Cuneiform Tablets to be Returned to Iraq
Nearly ten thousand cuneiform tablets will be returned to Iraq by Cornell University. The tablets date from the 4th millennium BCE and later, and are suspected to have been looted from Iraq, which has demanded their return. They were donated to the university by a collector who bought them on the market seven years ago, and they have been preserved, photographed and published over the last few years by scholars at the university, which has now agreed to return them to Iraq museum in Baghdad. The university acknowledges that there may be concerns about the safety of the tablets, but has stated that “the Iraq Museum seems to be secure at this point”. The tablets include the private records of a Sumerian princess of Garsana, who administered her husband’s estate after his death, who gave equal rights and wages to women, and allowed them to direct male workers on building projects. Other tablets record details of temple rituals, the treatment of refugees and the yields of agricultural products.
Climatic Changes at the end of the Late Bronze Age
A study conducted by Dafna Langgut and published in the Journal of the Tel Aviv Institute of Archaeology shows that there was a great climatic change in the period of 1250-1100 BCE, that may have accounted for the upheavals in the civilizations of the Eastern Mediterranean, in Egypt, Greece, Crete, Syria and in Israel, where the first monarchy was established. The study was based on core samples taken from deep under the Kinneret, Sea of Galilee, in 18m. long cores containing fossil grains of pollen, which Langgut claims is the most enduring organic material in nature. The pollen was blown into the water and the particles show details of the vegetation that grew around the lake and the climatic conditions of the period. The study was conducted together with Prof. Israel Finkelstein of Tel Aviv University, Prof. Thomas Litt of Bonn University and Prof. Mordechai Stein of Hebrew University. Prof. Finkelstein notes that this pollen study had a precision of forty years, as compared to other pollen studies of only several hundred years, which may have missed the changes now revealed. The results correlate with text records of drought and famine in locations from Anatolia to Egypt.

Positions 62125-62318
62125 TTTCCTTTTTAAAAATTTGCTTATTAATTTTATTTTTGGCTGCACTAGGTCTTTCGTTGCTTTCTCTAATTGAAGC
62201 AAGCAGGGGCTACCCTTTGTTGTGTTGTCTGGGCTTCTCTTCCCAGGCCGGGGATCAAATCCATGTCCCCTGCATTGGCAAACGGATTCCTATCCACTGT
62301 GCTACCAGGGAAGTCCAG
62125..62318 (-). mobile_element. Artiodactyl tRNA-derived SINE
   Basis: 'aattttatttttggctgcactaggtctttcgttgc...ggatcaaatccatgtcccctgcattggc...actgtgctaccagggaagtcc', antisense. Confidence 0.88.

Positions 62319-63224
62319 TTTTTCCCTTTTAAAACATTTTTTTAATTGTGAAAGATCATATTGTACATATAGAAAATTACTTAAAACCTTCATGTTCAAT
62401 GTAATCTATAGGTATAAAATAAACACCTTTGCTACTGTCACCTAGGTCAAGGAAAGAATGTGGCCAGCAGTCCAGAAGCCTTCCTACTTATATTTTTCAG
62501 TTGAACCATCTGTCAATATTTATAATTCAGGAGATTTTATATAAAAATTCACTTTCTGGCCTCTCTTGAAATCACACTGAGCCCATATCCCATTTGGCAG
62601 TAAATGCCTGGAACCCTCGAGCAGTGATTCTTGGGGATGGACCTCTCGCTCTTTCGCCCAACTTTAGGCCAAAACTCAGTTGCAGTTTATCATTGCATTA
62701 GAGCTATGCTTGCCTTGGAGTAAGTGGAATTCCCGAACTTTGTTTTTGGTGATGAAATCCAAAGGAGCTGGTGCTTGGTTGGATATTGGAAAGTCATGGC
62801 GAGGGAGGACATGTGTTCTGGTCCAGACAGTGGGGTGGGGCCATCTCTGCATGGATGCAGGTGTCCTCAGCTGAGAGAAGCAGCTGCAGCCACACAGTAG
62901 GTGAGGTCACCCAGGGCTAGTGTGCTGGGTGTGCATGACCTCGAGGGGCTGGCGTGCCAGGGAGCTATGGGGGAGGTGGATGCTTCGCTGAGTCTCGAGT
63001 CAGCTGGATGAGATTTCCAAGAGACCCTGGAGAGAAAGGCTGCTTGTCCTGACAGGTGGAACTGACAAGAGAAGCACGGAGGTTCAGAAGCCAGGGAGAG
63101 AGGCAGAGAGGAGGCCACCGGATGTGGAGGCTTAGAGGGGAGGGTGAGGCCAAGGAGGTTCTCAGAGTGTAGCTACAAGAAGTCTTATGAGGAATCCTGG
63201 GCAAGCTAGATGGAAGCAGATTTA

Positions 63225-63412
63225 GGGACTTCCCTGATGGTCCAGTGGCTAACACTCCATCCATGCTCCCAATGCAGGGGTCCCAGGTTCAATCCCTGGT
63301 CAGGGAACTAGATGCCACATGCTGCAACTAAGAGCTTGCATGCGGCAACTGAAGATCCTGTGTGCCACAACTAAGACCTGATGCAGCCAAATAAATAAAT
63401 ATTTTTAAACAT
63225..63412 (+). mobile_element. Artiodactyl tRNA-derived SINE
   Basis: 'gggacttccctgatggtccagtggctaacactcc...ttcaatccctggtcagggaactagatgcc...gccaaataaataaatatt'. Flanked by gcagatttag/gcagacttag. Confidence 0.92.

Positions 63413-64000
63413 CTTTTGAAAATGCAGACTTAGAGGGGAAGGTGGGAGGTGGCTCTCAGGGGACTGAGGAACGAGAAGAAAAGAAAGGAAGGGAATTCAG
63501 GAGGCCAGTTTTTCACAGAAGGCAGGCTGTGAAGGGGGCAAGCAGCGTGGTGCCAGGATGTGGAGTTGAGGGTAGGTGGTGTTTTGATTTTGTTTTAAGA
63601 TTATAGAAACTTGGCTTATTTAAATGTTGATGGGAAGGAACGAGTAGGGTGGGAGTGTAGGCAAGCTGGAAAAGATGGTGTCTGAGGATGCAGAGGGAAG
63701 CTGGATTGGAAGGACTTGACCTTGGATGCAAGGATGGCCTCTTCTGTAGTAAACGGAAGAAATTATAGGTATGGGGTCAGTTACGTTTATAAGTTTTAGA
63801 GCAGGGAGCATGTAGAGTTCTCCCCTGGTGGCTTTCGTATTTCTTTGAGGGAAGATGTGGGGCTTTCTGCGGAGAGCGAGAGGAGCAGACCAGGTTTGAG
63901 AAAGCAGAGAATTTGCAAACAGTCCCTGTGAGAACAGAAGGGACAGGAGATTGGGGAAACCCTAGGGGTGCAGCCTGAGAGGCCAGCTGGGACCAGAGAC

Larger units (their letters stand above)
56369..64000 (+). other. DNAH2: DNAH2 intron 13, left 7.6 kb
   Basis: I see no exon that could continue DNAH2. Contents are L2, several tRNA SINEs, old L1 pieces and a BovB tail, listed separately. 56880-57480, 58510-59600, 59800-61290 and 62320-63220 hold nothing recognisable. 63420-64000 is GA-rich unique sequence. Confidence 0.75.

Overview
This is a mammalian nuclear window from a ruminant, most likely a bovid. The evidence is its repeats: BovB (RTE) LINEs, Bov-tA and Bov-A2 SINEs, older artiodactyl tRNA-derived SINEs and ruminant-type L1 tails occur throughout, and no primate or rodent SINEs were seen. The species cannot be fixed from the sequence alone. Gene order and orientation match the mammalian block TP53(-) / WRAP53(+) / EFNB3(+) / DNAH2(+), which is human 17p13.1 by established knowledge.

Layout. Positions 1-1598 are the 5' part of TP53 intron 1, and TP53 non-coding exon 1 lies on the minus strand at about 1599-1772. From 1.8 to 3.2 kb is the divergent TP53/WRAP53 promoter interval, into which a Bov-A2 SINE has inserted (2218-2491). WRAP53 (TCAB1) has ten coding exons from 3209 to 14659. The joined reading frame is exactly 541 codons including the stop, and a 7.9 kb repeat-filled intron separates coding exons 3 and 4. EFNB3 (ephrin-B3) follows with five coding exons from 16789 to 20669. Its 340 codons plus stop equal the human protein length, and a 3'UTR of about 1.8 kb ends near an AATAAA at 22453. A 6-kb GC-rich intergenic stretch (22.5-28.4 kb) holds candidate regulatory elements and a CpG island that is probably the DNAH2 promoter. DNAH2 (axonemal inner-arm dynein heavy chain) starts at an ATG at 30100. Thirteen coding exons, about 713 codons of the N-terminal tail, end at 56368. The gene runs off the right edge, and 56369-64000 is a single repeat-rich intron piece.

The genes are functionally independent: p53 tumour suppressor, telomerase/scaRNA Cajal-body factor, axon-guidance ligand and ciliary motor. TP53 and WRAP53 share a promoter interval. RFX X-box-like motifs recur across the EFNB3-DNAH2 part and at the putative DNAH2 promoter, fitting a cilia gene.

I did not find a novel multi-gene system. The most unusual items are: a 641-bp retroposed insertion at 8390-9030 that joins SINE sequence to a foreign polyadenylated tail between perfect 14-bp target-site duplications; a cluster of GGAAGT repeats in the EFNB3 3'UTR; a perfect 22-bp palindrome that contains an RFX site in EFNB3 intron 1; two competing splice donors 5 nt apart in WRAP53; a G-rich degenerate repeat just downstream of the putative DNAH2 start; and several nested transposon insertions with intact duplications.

Israel Antiquities Authority (IAA) Arrests Looter
Uzi Rotstein of the IAA Theft Prevention Unit reported the arrest of one of a group of six illegal metal-detector operators who were looting Byzantine coins at a site in the Nahal Sorek basin in the Judean hills. Excavating an ancient site without a permit from the IAA is considered to be a criminal act that can result in a prison term of up to five years. Members of the Theft Prevention Unit are not police officers but carry small arms and have the right to make arrests.
Ancient Wine Cellar Unearthed at Tel Kabri
At Tel Kabri, 3 km. east of Naharia, archaeologists have unearthed a large wine cellar dated to 1700 BCE. It was part of a luxurious palace and estate that may have belonged to a rich northern Canaanite ruler. The find amounted to forty plain 1 m. high storage jars and is one of the largest wine cellars ever found. By residue analysis, the excavators, Eric Cline of George Washington University, Andrew Koh of Brandeis University and Assaf Yasur-Landau of Haifa University, showed that the wine, both red and white, was flavoured with honey, juniper, mint, cinnamon and myrtle. The cellar was about 5 x 8 m. and adjacent to a large banqueting hall, both of which may have been destroyed by earthquake. At the end of the dig, two doors were found leading out of the cellar, which will have to await examination until the next season in 2015.
Chalcolithic Village found near Beit Shemesh
Since 2004, archaeologists of the IAA have been exposing domestic remains on a site south of Beit Shemesh, alongside road 38, which is due to be widened. The finds include a building of the pre-pottery Neolithic period dated to about 8000 BCE, the oldest such structure to have been found in this country, according to Dr. Amir Golani, in charge of the dig. Other buildings of a later date were also uncovered, together with axes, flints and stone tools, which will be cleaned and preserved by the IAA at their nearby offices. Next to the oldest building was found a standing monolith (1.2m. high and weighing a quarter of a ton), that had been tooled on all six sides, which suggests it may have served a cultic function alongside the building.
Hasmonean Period Building in Jerusalem
A building of 64 sq. m. nearly 4m. high has been uncovered in the Givati parking area by the City of David, and dated to the Hasmonean period. According to Dr. Doron Ben-Ami, one of the directors of the dig, this is the first evidence of a building of this period to be found in Jerusalem. Dating has been made easier by the discovery on the floor of over forty silver and bronze coins of the second century BCE, which are now being cleaned and will take another year, Ben-Ami said. Only part of the structure has been uncovered so far, but it is not domestic in nature and likely to have been a public building. It is hoped to find further evidence of the period as the dig proceeds.
Stephen Gabriel Rosenberg,
W.F. Albright Institute of Archaeological Research, Jerusalem.